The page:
STATEWIDE OSTEOPOROSIS RESOURCE CENTER
 

Protein

 

Why is protein important?

Adequate protein intake is important for maintaining the structure and function of several organs and systems of your body including your skeletal muscles and bones. Enough protein is necessary during youth and young adulthood to reach peak bone mass. In adulthood, adequate protein helps to maintain bone mass, bone quality, and bone strength.

What foods contain protein?

It's easy for most people to get the protein they need from a varied diet. Protein is found in many foods of animal origin like meat, poultry, fish, dairy products, and eggs. It is also available from vegetable sources such as legumes, nuts, seeds, and soy products.

For more information about the protein content of selected foods, click on The USDA National Nutrient Database listed according to nutrient content or listed alphabetically.

How much protein is recommended each day?

The Recommended Dietary Allowance (RDA) for protein is .8 grams per kilogram of body weight or .36 grams per pound of body weight. This amount is expected to meet the needs of most healthy adults. Athletes, growing children, nursing mothers, and people who have undergone surgery may need more protein per pound of body weight.

Do most people get the recommended amount of protein?

In the United States, most people exceed the RDA for protein from the food that they eat in a typical day with the exception of older adults. It is important to pay special attention to the protein intake of older adults. It is important for older adults to should include a palm-sized portion of protein (about the size of a deck of cards) at each meal.

How does low protein intake influence the bone health of older adults?

In older adults, low protein intake may be related to lower bone mass, muscle weakness, poor coordination, and slower reaction time. This may lead to an increased risk for falls. Low protein intake may be associated with overall poor nutritional status or frailty. It is common for poorly nourished older individuals to have a reduced layer of soft tissue to cushion and protect the hip in the event of a fall. In fact, research indicates that older adults with protein intakes below the recommended levels have higher rates of hip fracture.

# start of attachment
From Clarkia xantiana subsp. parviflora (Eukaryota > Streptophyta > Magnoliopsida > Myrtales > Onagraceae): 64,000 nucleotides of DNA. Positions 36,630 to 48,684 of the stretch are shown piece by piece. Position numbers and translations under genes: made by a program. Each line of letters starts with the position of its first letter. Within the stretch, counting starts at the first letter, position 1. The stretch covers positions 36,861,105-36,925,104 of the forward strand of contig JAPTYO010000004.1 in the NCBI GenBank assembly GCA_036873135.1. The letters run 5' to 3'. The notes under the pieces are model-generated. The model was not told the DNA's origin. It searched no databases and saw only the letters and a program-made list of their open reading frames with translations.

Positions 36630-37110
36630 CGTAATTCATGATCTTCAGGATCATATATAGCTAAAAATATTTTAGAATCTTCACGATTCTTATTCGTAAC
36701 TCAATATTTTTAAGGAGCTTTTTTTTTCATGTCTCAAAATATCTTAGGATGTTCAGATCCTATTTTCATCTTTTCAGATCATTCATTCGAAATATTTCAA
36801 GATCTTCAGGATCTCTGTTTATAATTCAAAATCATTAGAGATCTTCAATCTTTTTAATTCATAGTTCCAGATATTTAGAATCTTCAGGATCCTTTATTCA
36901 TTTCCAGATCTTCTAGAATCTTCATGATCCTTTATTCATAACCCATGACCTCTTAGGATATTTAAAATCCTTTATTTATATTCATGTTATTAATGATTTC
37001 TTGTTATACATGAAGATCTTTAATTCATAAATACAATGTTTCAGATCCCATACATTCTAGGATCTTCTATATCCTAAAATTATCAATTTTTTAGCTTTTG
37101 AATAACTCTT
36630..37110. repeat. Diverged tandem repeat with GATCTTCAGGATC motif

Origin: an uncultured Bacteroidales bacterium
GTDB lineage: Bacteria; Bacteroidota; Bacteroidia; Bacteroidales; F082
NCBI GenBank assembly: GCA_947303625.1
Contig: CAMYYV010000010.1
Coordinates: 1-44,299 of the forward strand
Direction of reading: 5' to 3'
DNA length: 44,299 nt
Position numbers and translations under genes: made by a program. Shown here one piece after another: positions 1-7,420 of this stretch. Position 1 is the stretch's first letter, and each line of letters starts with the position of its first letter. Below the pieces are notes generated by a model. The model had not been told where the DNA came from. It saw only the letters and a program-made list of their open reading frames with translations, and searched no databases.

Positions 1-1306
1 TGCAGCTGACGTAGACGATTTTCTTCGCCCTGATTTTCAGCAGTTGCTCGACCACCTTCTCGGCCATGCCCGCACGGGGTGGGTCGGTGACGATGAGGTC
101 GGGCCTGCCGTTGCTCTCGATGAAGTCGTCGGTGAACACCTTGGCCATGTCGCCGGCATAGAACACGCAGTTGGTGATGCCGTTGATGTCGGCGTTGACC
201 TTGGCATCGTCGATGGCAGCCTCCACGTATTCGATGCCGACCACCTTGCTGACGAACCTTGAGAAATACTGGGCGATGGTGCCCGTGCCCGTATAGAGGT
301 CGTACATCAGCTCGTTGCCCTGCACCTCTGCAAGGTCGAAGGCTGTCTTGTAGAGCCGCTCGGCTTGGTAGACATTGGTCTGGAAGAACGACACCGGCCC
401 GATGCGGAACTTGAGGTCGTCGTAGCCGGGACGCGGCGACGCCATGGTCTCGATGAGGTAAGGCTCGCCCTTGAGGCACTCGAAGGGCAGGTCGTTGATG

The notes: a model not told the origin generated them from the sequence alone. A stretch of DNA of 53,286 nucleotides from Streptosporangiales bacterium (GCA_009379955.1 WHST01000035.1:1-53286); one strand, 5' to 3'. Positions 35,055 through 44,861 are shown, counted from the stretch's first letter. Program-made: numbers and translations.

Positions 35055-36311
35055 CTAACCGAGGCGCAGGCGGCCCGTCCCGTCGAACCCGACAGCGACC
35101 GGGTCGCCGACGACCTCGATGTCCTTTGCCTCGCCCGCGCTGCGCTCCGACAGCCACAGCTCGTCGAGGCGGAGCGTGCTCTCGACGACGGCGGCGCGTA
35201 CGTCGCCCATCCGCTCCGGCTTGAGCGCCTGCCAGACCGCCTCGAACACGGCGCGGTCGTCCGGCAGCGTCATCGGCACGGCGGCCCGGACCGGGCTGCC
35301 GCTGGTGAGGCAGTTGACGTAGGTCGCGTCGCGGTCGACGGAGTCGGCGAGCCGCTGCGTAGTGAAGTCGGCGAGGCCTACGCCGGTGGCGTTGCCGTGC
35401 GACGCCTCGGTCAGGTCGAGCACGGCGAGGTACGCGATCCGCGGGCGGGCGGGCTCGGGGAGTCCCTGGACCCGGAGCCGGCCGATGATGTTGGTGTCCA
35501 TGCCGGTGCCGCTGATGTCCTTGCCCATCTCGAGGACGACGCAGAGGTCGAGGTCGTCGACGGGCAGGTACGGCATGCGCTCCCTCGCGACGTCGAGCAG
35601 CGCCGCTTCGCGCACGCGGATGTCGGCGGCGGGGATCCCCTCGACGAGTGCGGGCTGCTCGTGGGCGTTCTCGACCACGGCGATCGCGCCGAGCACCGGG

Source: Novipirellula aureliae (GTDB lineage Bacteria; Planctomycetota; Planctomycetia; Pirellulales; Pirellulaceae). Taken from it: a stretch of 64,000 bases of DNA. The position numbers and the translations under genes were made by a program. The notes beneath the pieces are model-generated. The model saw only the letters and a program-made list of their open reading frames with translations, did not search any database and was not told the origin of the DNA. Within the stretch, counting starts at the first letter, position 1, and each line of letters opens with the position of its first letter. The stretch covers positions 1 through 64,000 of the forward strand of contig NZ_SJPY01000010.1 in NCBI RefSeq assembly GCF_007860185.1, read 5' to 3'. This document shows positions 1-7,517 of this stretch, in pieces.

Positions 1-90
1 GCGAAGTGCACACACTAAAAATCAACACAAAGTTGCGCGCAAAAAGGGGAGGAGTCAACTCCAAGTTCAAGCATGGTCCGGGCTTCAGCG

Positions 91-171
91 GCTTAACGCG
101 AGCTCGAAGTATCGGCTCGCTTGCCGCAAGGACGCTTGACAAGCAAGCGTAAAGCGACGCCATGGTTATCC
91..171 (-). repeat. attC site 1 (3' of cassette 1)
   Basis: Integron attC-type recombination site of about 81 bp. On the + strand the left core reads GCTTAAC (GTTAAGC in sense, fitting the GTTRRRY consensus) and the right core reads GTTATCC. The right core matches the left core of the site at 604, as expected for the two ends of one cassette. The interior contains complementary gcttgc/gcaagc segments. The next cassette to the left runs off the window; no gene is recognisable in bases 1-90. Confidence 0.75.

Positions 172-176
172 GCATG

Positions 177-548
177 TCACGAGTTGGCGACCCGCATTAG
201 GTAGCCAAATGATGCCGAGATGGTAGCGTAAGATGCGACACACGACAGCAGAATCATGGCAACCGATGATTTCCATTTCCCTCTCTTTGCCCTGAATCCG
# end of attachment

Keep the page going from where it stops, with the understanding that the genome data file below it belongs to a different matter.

How does protein intake influence recovery after fracture?

In addition to the role of adequate protein in the prevention of bone loss and/or fracture in older adults, protein is one of the key nutrients responsible for improved outcome after a fracture. In clinical trial, it was found that patients post hip fracture have demonstrated that an increase in protein intake, from low to the recommended levels, resulted in reduced bone loss, fewer medical complications, and significantly shortened the length of hospital stay after fracture.

Is animal or plant-based protein better for my bones?

There is no evidence that the source of protein, animal versus vegetable, influences calcium balance or bone metabolism. Most of the recent studies show no significant difference in the effect of plant-based versus animal-based protein on bone mass or hip fracture risk in older women.

Is too much protein intake bad for my bones?

It is clear that an excessive intake of protein increases calcium loss through the kidneys (into the urine) but that does not mean that it is will result in bone loss. In fact, most studies have found that when dietary calcium is adequate, the high protein intakes typical of the American diet do not have adverse effects on bone health. On the other hand, high protein intakes may be harmful if calcium intake is low. To avoid any potential risk to healthy bones, it is important to get the recommended amount of calcium each day.